Boston University’s annual report content strategy is smart and does an excellent job breaking up content into digestible chunks and key takeaways that are easy to scan. But that doesn’t mean it’s light on content. As a full website (versus a single-page annual report), it’s also got depth. Sections are filled with digital storytelling and offer lots to explore—which also means that it should perform really well in search engine optimization. The design has a ton of spirit. It’s fun, engaging, and with lots of personality, especially the use of typography, and illustration. Page layouts are smart and sophisticated—which is particularly impressive because it works so well on mobile.

Lastly, I’d be remiss if I didn’t also give Boston University major props for their outstanding photography in their digital annual report. Theirs really highlights what high-quality photography does for a brand. This  annual report just the kind of report I really want to spend time with, which of course says a lot about the quality of Boston University’s brand.

 

Nesta 2030, ten year strategy report.

3.  Nesta 2030: A 10-Year Strategy Report

So, this interactive nonprofit report isn’t exactly an annual report, but Nesta 2030 does too many things well to not include in a list of examples to draw inspiration from. Nesta is a social innovation philanthropy in the UK that I’ve admired for years. Their work is expansive and focused on systemic transformation. And their strategic plan report makes their transformative vision accessible and inspiring—creating confidence in their ability to succeed in their mission.

It’s another single-page scrolling microsite, which are very popular. Why? I believe it’s because they’re an effective format for digital storytelling that keeps audiences focused on a narrative. This being said, they can leave audiences looking for a deeper dive to evaluate a nonprofit (such as major funder) wanting more. They also will not perform well in search engines because unless you do some advanced coding tricks, they’re, well, just a single page.

This said, Nesta’s strategic plan report is beautifully designed. It’s cohesive with their brand identity, but takes chances and stands out. The use of subtle textures and photo collage/illustration (a technique I personally love) make the philanthropy’s report special—just like a strategic plan report should be. Where Nesta’s interactive report design really shines is in its use of animation and interactivity. It’s fast and crisp, so keeps me feeling energized and active. This makes me feel equally optimistic about their social innovation work. It keeps content light and scannable, so keeps me engaged. The interactive report then follows through by inviting audiences to read more with calls to action like “Read more about our reasons for optimism” that elegantly expand new sections within the page.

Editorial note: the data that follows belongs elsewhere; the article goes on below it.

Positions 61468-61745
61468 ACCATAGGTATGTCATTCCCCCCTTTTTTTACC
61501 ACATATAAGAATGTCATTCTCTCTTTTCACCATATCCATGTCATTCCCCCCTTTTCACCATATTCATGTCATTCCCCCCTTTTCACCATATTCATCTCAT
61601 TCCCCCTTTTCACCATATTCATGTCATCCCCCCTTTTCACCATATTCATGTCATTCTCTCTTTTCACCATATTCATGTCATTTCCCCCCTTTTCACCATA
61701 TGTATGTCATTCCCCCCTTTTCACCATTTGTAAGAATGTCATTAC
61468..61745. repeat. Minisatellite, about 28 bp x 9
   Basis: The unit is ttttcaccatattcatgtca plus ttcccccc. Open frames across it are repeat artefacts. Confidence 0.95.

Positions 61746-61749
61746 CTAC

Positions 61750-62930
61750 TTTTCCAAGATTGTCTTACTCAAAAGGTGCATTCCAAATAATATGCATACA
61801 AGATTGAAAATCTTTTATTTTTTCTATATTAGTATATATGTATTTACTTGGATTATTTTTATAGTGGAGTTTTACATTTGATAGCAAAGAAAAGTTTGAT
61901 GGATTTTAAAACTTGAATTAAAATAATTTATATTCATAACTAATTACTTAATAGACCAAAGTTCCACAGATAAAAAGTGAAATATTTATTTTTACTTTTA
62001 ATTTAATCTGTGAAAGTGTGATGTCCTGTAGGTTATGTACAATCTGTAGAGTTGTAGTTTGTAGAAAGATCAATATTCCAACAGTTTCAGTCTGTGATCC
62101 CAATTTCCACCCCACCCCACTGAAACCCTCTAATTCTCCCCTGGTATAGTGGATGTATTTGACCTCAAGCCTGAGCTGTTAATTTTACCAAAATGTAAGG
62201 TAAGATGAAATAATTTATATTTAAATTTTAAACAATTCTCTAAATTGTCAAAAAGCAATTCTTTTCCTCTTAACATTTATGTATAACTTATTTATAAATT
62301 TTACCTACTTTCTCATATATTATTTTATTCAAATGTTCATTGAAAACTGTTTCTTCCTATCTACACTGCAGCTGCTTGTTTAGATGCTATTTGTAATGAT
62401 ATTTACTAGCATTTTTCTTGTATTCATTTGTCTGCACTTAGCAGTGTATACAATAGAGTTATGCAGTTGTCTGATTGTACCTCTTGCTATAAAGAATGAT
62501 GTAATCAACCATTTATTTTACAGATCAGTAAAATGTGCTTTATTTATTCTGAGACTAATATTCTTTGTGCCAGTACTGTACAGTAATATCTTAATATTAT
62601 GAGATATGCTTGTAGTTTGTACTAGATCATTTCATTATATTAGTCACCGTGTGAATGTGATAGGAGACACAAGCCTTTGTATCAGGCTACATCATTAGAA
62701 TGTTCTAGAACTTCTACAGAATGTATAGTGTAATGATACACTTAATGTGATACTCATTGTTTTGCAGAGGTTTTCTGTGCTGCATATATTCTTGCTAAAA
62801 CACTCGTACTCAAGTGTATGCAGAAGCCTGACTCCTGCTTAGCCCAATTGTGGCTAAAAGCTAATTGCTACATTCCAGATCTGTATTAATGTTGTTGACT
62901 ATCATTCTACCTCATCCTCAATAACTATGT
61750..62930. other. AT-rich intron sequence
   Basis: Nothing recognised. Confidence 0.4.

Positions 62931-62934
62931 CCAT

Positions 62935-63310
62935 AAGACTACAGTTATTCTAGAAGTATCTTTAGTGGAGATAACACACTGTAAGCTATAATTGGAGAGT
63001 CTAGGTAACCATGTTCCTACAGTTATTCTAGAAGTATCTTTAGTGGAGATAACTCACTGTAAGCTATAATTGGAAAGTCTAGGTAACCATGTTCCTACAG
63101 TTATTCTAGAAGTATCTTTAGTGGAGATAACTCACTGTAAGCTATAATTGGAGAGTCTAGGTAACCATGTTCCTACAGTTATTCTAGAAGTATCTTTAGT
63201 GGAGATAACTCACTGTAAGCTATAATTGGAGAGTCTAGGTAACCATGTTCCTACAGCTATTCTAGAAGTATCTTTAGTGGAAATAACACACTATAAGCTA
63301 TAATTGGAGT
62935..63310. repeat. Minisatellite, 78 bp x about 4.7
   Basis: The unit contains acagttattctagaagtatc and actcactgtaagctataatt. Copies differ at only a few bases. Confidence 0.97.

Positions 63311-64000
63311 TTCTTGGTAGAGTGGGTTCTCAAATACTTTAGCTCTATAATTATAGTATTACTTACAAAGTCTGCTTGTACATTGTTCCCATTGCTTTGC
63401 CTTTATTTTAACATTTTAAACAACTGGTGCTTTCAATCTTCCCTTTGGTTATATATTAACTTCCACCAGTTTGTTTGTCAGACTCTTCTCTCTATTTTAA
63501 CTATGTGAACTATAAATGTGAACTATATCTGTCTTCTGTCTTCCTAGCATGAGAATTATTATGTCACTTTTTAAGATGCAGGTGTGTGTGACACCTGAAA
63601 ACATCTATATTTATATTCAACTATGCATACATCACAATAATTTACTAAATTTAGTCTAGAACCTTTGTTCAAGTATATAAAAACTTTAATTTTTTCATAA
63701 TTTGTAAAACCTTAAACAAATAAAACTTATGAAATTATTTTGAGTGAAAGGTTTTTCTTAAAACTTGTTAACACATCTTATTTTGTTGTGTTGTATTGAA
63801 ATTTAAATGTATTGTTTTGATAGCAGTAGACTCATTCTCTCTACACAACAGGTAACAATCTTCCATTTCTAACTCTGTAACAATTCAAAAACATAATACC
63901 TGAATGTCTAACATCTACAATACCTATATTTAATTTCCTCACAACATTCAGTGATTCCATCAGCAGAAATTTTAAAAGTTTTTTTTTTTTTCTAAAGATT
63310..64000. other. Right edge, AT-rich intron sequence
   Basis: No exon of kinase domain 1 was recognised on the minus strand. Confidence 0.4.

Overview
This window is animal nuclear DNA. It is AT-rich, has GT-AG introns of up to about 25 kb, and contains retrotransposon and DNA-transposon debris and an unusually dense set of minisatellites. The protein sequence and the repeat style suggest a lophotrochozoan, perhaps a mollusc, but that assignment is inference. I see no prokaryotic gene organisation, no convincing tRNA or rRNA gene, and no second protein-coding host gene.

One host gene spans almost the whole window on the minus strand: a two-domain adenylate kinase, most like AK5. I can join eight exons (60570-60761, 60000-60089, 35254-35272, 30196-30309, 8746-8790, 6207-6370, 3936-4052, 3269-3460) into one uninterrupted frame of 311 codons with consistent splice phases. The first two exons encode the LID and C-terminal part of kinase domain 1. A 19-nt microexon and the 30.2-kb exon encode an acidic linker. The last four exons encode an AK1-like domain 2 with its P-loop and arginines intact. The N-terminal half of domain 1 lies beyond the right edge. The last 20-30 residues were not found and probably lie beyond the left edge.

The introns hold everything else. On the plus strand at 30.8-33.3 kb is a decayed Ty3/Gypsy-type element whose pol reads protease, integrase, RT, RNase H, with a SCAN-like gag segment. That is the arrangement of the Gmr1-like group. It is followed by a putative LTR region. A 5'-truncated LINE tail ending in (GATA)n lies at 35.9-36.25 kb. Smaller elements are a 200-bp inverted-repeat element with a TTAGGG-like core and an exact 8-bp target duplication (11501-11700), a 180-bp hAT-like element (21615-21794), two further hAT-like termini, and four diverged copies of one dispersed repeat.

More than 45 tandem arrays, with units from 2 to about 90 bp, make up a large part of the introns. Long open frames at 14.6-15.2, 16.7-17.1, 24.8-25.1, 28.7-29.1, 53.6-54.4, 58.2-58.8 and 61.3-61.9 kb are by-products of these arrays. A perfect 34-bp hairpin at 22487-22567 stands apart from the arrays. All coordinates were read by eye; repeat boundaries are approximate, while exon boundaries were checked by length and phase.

As I mentioned, from a content perspective, Nesta’s interactive report does an excellent job making its ideas and content accessible to new audiences. Simple explanations make clear what Nesta does, what their vision for the future is, what their programmatic areas of focus (or “innovation missions”) are, and most important, how they plan to deliver on those missions. Taken together, it’s an inspiring read that adheres to a rule in nonprofit communications I believe in strongly: delivering valuable, high-level takeaways for people looking for an introduction, and encouraging deeper dives for audiences who demand more.

 

Legal Aid Society 2021 Annual Report.

4. The Legal Aid Society Annual Report

I hope you’ll excuse me for highlighting an annual report that we created with one of our favorite clients, but we are pretty proud of the results. Constructive has worked with The Legal Aid Society to create the nonprofit’s annual reports for four years, usually in both digital and in print. I won’t get into evaluating the design or content of The Legal Aid Society’s annual report—others should decide if we’ve done our jobs well there. The reason I’ve included it is because of a new approach in digital publishing that we implemented this year that creates meaningful long-term value.

Since annual reports are usually not updated much (if at all), it’s common to create them without a content management system to save budget on back-end web development. The thinking is that it’s just not worth it to do back-end engineering for a microsite that’s mostly a snapshot in-time. This always been the case with The Legal Aid Society—until now. For 2021, rather than creating a standalone digital annual report as a standalone microsite, we built The Legal Aid Society’s annual report directly within the content management system of the website we created with them.